Megaesophagus can occur as a congenital, idiopathic or acquired lesion, but the ASPCA Animal Poison Control Center warns that some toxins have the potential to cause megaesophagus as well.
Megaesophagus secondary to a toxin should be considered in dogs with a history of exposure to any of the following toxins and/or who are showing signs of toxicosis with any of the following toxins.
Botulism (Clostridium botulinum) results from the ingestion of preformed clostridium botulinum type C neurotoxin contained in carrion or spoiled foodstuffs. Signs can appear from a few hours to six days after toxin ingestion.
The botulism toxin causes megaesophagus with regurgitation as well as acute flaccid paralysis with retention of tail wagging.
Tetanus (Clostridium tetani) typically results when the spores are introduced through a wound, puncture or parturition. Signs typically occur from five days to three weeks after exposure.
Animals with tetanus can develop megaesophagus and an esophageal hiatal hernia, and there is a risk of regurgitation and aspiration pneumonia secondary to megaesophagus.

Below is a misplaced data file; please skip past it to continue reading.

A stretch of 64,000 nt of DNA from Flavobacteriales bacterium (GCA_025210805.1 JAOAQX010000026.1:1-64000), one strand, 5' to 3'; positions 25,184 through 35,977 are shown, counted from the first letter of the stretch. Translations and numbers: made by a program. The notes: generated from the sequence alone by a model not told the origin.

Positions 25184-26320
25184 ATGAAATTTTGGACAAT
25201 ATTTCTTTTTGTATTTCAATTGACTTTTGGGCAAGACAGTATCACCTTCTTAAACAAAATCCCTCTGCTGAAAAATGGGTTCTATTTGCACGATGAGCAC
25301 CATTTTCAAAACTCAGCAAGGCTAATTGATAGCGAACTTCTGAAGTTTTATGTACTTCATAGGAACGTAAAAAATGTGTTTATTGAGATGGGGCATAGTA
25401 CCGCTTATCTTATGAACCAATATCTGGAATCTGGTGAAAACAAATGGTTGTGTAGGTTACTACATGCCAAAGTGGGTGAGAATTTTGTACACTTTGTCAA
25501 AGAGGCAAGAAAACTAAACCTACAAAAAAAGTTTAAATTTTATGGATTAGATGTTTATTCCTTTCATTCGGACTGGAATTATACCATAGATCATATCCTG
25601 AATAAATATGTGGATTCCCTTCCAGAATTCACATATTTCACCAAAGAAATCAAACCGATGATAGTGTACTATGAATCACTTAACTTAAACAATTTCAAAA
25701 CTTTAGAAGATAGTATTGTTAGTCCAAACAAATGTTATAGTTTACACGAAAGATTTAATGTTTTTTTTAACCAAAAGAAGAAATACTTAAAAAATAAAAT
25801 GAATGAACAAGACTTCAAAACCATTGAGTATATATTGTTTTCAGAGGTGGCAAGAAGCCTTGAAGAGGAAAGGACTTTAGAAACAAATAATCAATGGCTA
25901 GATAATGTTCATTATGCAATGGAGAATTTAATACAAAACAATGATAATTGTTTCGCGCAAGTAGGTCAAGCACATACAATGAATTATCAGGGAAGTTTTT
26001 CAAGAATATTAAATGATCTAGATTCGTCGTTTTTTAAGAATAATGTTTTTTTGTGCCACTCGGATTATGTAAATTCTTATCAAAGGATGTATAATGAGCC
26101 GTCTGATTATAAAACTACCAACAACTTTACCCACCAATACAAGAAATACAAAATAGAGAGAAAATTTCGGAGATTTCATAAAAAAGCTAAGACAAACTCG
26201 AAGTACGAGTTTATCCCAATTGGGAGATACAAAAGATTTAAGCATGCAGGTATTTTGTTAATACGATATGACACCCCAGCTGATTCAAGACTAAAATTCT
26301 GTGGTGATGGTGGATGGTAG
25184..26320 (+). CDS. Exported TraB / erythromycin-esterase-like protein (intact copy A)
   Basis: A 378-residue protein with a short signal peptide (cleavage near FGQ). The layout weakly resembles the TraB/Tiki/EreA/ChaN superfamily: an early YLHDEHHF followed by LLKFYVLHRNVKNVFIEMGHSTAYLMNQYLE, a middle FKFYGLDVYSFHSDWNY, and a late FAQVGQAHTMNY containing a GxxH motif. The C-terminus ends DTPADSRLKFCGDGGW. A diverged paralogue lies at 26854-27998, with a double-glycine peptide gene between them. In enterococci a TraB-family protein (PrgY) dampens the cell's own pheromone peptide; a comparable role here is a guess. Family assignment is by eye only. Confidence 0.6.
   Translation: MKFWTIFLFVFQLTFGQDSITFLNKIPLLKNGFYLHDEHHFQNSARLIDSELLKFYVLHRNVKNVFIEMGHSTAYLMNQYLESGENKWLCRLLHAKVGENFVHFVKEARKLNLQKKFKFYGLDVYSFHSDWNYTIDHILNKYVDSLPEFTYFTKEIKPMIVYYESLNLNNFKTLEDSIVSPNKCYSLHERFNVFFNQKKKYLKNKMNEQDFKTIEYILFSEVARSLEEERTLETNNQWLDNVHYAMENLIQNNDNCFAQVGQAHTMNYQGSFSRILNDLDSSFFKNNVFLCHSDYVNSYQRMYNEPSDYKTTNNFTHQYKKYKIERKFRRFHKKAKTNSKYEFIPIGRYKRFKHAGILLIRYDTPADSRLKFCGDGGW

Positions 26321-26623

Lead is a heavy metal that can cause gastrointestinal and neurologic signs. Megaesophagus has been reported rarely as a sequelae in cats with chronic lead toxicosis.
Organophosphate toxicosis has been reported to cause megaesophagus in llamas. It could be considered as a rule out in animals with OP exposure, or those showing SLUDDE or nicotinic signs.
Thallium is a heavy metal. Ingestion of mycoplasma agar plates is the most common cause of thallium toxicosis, since thallium-based pesticides were banned in the US in 1972.
Thallium typically causes alopecia, hyperkeratosis, GI upset, cataracts and neuronal dysfunction. In cats it can also cause hepatotoxicity and bone marrow suppression.
Australian tiger snake (Notechis scutatus) is native to Australia and Tasmania. It is an elapid that is highly venomous and can cause paralysis, myalgia, hemolysis, rhabdomyolysis, and renal failure.
A published report with four cases of megaesophagus in dogs shows that in the three dogs who survived, the megaesophagus resolved. The pathogenesis is unknown, but it is thought that myonecrosis of striated muscle may be the cause, rather than neuropathy, due to a lack of other neuropathic signs.
Megaesophagus has not been reported in cats with Australian Tiger Snake envomation, possibly because their esophagus contains smooth muscle, which is not affected by the myotoxic components of the venom.